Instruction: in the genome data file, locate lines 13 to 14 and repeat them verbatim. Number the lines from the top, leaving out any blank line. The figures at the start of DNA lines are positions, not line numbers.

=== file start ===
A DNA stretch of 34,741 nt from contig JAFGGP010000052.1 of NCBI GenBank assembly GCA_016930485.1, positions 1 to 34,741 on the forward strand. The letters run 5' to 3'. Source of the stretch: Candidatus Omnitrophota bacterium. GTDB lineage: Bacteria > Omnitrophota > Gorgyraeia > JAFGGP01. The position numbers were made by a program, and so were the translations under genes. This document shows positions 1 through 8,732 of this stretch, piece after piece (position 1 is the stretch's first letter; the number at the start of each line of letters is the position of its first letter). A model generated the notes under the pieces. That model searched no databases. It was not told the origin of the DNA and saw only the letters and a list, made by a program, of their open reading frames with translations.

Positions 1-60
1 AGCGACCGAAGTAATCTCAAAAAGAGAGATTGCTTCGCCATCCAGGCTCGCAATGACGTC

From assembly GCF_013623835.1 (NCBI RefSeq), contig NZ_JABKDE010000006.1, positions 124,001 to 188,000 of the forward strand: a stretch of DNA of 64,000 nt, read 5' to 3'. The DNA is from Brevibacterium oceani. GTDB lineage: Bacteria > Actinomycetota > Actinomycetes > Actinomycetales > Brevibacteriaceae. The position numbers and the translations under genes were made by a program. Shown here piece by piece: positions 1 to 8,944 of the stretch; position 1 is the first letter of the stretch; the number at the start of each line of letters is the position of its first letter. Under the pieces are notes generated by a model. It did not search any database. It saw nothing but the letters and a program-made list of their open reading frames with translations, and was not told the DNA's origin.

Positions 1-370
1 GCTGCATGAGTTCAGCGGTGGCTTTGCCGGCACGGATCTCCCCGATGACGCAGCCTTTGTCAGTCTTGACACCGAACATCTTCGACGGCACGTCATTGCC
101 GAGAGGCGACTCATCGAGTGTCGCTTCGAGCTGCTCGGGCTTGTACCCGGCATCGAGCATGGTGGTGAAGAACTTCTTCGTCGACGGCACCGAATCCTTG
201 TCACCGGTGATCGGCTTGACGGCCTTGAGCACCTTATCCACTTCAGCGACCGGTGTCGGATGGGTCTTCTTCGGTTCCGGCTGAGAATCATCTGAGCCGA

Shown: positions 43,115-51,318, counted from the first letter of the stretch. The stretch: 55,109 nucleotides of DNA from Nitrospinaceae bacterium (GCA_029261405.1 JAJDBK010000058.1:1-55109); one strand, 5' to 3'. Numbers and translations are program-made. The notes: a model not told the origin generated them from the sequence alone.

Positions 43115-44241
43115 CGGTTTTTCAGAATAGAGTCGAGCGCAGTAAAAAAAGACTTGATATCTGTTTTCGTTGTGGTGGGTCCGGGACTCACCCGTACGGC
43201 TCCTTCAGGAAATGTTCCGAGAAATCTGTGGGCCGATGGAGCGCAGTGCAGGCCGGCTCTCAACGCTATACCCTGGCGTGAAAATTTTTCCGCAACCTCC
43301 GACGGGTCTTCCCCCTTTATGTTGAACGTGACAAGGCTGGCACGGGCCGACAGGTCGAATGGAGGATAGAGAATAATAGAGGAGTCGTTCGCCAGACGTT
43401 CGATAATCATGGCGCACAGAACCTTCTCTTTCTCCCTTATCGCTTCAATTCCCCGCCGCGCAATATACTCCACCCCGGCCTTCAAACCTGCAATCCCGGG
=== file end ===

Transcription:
43301 GACGGGTCTTCCCCCTTTATGTTGAACGTGACAAGGCTGGCACGGGCCGACAGGTCGAATGGAGGATAGAGAATAATAGAGGAGTCGTTCGCCAGACGTT
43401 CGATAATCATGGCGCACAGAACCTTCTCTTTCTCCCTTATCGCTTCAATTCCCCGCCGCGCAATATACTCCACCCCGGCCTTCAAACCTGCAATCCCGGG